Chicago Museum of Natural History


The Field Museum of Natural History in Chicago is as much a draw for school children as it is for inquisitive adults who want to learn more about the planet's flora, fauna, minerals and ancient civilizations.


The facility was originally called the Columbian Museum and was founded at Jackson Park in 1893, the same year as the World's Columbian Exposition. It was moved to its present location in 1921.


In 1905, the museum was renamed for Marshall Field whose generous financial contributions were instrumental in the acquisition of the building and various collections.


In addition to its extensive geological displays and cultural artifacts, the museum has realistic dioramas depicting the world's wildlife, ecosystem models, gemstone exhibits and a fossil preparation laboratory.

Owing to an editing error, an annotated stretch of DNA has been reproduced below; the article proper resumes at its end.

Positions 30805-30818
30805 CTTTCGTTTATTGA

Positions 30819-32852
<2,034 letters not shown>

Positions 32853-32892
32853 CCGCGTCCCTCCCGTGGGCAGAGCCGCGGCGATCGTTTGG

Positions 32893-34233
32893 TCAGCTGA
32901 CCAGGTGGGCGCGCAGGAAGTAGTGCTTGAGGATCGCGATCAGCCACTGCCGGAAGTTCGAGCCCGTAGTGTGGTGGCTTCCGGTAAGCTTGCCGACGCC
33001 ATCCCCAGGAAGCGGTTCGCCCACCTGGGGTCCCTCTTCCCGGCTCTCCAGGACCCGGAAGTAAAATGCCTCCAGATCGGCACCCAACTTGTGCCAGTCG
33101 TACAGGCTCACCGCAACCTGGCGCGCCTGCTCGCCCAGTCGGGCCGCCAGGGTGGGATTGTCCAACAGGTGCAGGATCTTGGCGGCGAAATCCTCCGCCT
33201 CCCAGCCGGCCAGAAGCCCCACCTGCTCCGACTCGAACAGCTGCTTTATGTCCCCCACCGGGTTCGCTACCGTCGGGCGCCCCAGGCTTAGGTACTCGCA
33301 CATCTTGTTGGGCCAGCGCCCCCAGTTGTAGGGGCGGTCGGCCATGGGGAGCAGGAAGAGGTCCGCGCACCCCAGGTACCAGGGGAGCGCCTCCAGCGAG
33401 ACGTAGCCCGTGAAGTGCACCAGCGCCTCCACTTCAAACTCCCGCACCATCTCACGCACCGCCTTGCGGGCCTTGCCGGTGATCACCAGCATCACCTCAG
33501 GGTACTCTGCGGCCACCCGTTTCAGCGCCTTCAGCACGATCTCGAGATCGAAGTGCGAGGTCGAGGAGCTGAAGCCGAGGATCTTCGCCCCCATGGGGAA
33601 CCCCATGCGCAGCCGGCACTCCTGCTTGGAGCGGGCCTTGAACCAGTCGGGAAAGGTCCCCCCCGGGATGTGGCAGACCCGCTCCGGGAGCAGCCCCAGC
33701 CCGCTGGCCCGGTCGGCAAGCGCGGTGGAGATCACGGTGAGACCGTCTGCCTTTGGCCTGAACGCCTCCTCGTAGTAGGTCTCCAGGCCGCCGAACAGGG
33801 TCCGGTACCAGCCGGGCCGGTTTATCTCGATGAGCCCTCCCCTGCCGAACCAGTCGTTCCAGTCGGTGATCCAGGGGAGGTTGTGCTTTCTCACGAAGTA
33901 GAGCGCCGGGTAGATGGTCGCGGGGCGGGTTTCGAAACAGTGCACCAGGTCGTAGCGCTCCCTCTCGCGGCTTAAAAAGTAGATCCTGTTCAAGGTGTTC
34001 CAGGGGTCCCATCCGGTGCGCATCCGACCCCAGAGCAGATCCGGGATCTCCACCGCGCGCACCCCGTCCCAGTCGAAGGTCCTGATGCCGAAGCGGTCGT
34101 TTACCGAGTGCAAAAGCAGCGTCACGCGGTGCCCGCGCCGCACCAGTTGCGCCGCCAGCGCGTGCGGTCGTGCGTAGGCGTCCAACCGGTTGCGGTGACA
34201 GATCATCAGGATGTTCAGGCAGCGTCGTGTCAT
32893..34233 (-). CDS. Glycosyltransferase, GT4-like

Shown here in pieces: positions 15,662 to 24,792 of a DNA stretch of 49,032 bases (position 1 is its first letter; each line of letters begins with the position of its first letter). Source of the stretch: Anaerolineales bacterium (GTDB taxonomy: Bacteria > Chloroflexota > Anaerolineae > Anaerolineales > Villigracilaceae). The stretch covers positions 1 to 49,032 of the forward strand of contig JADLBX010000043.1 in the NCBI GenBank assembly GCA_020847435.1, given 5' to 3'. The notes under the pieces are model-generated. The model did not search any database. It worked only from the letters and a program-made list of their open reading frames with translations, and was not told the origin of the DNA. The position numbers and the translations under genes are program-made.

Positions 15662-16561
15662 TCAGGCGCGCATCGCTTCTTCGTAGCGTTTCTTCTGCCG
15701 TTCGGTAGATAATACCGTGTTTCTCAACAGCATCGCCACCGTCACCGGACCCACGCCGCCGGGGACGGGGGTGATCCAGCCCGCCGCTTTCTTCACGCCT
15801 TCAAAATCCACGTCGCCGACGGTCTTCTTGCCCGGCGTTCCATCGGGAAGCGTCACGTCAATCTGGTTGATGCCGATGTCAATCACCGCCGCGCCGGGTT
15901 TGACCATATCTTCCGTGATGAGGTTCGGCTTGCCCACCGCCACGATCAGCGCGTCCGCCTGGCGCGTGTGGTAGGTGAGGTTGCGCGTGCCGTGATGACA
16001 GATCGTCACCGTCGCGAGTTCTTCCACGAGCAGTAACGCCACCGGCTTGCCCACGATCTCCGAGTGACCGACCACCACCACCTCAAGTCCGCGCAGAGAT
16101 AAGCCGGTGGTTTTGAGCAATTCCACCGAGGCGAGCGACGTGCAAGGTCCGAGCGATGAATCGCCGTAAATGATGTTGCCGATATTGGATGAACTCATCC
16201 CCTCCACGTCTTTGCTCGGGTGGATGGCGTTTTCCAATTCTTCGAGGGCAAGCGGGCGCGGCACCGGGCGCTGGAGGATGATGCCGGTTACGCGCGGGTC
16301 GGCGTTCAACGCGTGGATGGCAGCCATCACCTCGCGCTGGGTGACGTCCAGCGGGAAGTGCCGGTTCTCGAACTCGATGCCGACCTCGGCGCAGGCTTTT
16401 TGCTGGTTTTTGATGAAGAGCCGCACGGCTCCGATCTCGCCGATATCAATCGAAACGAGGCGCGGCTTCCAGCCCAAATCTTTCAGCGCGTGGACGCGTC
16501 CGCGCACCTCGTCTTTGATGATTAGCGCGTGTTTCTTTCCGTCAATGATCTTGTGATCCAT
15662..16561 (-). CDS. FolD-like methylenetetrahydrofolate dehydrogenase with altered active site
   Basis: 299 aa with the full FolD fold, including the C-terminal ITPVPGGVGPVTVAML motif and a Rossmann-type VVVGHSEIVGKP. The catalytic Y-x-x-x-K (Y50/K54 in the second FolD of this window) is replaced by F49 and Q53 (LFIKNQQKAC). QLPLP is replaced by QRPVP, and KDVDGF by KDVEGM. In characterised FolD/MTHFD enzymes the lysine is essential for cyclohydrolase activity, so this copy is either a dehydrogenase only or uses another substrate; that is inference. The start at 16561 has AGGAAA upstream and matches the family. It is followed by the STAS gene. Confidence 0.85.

Additional Attractions

The Shedd Aquarium and Adler Planetarium share the lakefront address of Field Museum in addition to its research facilities, lecture halls and a publishing office.

Hours and Fees

With the exception of Christmas, Field Museum is open every day from 9 a.m. until 5 p.m. Adult tickets are $23, children between the ages of 3 and 11 get in for $13, students and seniors with ID pay $20. Chicago locals receive a discounted admission upon proof of residence.

Related Searches


  • Fodor's Chicago; Fodor; 2009
  • Theatres of Nature: Dioramas at the Field Museum; Sally Metzler, John McCarter; 2008
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